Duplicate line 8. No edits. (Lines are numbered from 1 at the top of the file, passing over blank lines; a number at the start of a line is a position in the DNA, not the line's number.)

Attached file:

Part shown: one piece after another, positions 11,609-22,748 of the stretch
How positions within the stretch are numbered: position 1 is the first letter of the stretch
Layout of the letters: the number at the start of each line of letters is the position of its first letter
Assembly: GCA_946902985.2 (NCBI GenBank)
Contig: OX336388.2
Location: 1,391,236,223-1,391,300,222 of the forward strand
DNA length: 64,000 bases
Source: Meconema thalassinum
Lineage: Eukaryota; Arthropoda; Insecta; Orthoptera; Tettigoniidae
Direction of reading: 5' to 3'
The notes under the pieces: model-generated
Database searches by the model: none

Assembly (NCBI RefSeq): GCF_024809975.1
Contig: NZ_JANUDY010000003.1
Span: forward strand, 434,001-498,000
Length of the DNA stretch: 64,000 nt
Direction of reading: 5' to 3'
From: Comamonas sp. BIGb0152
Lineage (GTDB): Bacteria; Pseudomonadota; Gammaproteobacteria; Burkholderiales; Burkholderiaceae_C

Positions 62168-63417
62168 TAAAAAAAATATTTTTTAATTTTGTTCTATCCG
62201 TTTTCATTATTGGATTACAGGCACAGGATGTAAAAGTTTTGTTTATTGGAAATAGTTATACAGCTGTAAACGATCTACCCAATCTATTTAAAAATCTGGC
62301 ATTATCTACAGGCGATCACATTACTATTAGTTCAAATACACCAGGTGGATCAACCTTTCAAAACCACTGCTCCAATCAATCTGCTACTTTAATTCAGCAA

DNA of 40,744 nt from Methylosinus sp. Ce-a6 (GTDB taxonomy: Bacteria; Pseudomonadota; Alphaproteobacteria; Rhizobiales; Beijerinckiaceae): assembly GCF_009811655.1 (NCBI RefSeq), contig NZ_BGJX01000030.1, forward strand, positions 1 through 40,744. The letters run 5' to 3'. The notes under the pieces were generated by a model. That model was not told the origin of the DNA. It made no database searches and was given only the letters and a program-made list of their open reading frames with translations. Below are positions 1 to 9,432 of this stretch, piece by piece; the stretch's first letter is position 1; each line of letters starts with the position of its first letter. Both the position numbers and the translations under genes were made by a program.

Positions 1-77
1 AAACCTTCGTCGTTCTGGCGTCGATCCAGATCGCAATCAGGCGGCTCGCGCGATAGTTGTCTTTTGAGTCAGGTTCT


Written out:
Source: Meconema thalassinum